Competition Law Compliance: Role Of Directors, Summer 2011

Author:Ms Fiona McKeever
Profession:Arthur Cox
 
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The detection and prosecution of cartel offences is one of the Irish Competition Authority's main priorities. Companies which engage in cartel behaviour, such as price-fixing, bid-rigging or market sharing can be investigated by the Competition Authority and prosecuted by the Director of Public Prosecutions. The penalties are significant. Irish criminal courts can impose fines of up to 10% of worldwide turnover or €4 million on companies and individuals. Executive and non-executive directors can face up to five years in prison as well as fines set at the same level as corporate fines. Directors who are convicted of cartel offences can also face disqualification from acting as a director.

The UK's Office of Fair Trading has recently (June 2011) published guidance of how directors can minimise the risk of disqualification in the UK, the imposition of fines, and to promote competition law compliance within business.

Directors, irrespective of whether they are executive or non-executive, or have a responsibility for compliance, should take note. Publication of the guidance is a timely reminder of the importance of developing a compliance culture within an organisation. Compliance with competition law can be positioned and addressed within a broader compliance agenda which would include anti-bribery and corruption, and internal anti-fraud controls.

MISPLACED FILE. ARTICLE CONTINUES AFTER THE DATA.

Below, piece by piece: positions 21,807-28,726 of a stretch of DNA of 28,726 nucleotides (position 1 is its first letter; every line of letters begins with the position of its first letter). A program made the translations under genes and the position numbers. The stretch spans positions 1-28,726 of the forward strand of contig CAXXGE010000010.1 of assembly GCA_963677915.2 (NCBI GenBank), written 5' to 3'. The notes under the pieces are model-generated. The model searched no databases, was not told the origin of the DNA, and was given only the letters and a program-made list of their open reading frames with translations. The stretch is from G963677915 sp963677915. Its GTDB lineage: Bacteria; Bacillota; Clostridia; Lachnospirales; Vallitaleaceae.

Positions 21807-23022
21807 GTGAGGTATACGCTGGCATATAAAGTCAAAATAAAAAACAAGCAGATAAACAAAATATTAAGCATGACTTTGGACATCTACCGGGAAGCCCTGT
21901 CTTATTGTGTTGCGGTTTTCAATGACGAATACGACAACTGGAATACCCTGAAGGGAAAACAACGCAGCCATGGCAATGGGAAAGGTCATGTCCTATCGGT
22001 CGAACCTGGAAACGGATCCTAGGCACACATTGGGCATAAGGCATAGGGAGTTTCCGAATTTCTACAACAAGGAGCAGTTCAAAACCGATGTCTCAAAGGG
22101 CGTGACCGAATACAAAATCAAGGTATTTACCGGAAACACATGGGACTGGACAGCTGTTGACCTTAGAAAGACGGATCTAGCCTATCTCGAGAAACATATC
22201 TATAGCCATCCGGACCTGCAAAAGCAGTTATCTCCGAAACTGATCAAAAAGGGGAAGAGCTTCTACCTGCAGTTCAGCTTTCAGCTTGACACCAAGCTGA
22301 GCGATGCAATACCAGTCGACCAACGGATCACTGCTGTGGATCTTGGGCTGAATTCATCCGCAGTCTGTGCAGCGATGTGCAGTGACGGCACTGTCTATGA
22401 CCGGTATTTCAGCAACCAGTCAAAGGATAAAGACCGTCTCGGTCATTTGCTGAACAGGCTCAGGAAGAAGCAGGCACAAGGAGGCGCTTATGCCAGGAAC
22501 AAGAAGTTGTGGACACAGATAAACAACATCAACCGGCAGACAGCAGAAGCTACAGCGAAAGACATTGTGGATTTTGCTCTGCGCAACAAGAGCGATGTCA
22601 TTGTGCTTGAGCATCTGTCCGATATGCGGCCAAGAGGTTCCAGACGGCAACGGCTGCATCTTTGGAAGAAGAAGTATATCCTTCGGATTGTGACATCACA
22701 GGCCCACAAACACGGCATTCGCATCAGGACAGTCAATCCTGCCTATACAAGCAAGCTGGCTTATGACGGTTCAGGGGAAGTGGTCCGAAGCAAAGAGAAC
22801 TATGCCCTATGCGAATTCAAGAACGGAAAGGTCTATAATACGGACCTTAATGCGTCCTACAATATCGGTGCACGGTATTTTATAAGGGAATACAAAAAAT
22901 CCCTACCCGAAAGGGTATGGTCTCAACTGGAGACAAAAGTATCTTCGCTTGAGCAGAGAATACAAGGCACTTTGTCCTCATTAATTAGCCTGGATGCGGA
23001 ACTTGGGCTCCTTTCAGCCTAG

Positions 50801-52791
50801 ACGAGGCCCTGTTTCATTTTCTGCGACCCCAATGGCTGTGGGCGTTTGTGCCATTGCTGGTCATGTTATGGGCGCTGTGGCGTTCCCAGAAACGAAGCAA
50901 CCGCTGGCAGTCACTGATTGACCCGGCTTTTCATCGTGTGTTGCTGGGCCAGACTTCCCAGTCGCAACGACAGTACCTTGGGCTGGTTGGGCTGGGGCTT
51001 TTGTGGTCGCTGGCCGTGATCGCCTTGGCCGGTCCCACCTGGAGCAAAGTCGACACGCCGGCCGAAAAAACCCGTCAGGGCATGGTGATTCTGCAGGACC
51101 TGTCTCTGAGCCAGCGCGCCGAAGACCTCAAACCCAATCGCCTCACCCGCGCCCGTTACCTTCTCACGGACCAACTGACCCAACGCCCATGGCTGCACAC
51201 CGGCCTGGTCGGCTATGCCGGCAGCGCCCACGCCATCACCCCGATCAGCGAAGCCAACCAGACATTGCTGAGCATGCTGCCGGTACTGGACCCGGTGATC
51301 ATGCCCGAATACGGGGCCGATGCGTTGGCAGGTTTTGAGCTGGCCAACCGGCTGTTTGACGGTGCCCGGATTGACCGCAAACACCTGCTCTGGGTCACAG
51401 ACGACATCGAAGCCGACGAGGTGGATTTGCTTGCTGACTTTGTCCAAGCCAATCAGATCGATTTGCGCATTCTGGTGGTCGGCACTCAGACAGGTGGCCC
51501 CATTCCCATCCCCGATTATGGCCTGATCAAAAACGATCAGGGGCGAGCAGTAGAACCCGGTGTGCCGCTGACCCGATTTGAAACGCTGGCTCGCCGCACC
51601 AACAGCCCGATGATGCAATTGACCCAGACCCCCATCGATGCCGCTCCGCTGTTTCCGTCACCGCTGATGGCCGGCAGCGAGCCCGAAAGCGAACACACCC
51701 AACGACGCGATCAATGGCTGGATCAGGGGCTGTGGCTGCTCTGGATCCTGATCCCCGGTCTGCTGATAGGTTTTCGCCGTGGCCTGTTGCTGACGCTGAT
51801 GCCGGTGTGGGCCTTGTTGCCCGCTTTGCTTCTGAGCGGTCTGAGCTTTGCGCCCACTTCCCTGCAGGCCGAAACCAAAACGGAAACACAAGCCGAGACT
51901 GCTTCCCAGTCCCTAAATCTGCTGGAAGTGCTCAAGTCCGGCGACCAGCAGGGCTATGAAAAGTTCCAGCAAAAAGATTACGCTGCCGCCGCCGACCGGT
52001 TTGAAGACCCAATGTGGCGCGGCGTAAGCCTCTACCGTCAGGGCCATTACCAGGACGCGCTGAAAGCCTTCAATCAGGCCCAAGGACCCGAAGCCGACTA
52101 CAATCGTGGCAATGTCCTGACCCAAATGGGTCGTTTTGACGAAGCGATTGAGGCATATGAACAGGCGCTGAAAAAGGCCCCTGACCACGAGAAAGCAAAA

The OFT publications contain guidance which is also useful in an Irish context.

Compliance Culture

Directors are encouraged to cultivate a competition law compliance culture within business as this will help reduce the risk of fines being imposed, of prison terms being imposed or disqualification orders being made on directors. The fact that one director has a compliance function does not absolve other directors from their overall responsibilities for compliance with competition law.

A compliance culture may be promoted by following the OFT's four-step risk based process, at the centre of which is a clear and unambiguous commitment to competition law compliance. Within this framework, it is up to each individual business to consider its competition law exposure and how best to mitigate any risks identified. Large or small, however, the OFT expects directors and senior management of all businesses to demonstrate commitment to competition law compliance and to communicate that to all levels within an organisation.

The first step advocated by the OFT is to identify risk. The precise risks that a business...

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